By Frederik Joelving
Babies younger than one were the most common victims, with 58 cases per 100,000 infants. That makes serious abuse a bigger threat to infant safety than SIDS, or sudden infant death syndrome, researchers say in the report.
“There is a national campaign to prevent SIDS,” said Dr. John Leventhal of Yale University, who led the new study. “We need a national campaign related to child abuse where every parent is reminded that kids can get injured.”
The new study, published Monday in the journal Pediatrics, is the first broad U.S. estimate of serious injuries due to child abuse.
Based on data from the 2006 Kids’ Inpatient Database, the last such numbers available, Leventhal’s team found that six out of every 100,000 children under 18 were hospitalized with injuries ranging from burns to wounds to brain injuries and bone fractures.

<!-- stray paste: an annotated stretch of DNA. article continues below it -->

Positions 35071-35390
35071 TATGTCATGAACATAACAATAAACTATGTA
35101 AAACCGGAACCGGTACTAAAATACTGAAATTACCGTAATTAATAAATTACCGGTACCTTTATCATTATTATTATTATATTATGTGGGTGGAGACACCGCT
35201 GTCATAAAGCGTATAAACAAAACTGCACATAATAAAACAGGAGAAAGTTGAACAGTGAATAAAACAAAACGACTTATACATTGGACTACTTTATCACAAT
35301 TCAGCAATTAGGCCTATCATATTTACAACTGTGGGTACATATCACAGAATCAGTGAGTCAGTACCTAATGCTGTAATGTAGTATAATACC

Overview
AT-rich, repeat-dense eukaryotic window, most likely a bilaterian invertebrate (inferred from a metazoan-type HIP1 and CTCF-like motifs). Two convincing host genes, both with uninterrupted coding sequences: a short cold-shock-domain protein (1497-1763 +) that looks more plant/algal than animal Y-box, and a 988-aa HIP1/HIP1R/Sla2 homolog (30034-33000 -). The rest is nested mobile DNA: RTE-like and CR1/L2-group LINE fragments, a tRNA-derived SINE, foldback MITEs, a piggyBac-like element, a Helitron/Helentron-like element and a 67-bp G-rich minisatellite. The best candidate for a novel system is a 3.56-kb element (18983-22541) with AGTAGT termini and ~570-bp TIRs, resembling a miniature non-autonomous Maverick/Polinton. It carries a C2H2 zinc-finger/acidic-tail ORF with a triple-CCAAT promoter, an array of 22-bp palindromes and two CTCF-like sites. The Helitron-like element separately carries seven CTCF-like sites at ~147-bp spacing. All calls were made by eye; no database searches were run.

The children spent an average of one week in the hospital; 300 of them died.
The rate of abuse was highest among children under one, particularly if they were covered by Medicaid, the government’s health insurance for the poor. One out of every 752 of those infants landed in the hospital due to maltreatment.
Related Online Continuing Education Courses:
- Child Abuse Price Tag for US is $124 Billion (pdresources.wordpress.com)
- Disturbing Rates Of Child Abuse And Hospitalizations (medicalnewstoday.com)
- Abuse Killed 300 Kids, Hospitalized 4,500 (abcnews.go.com)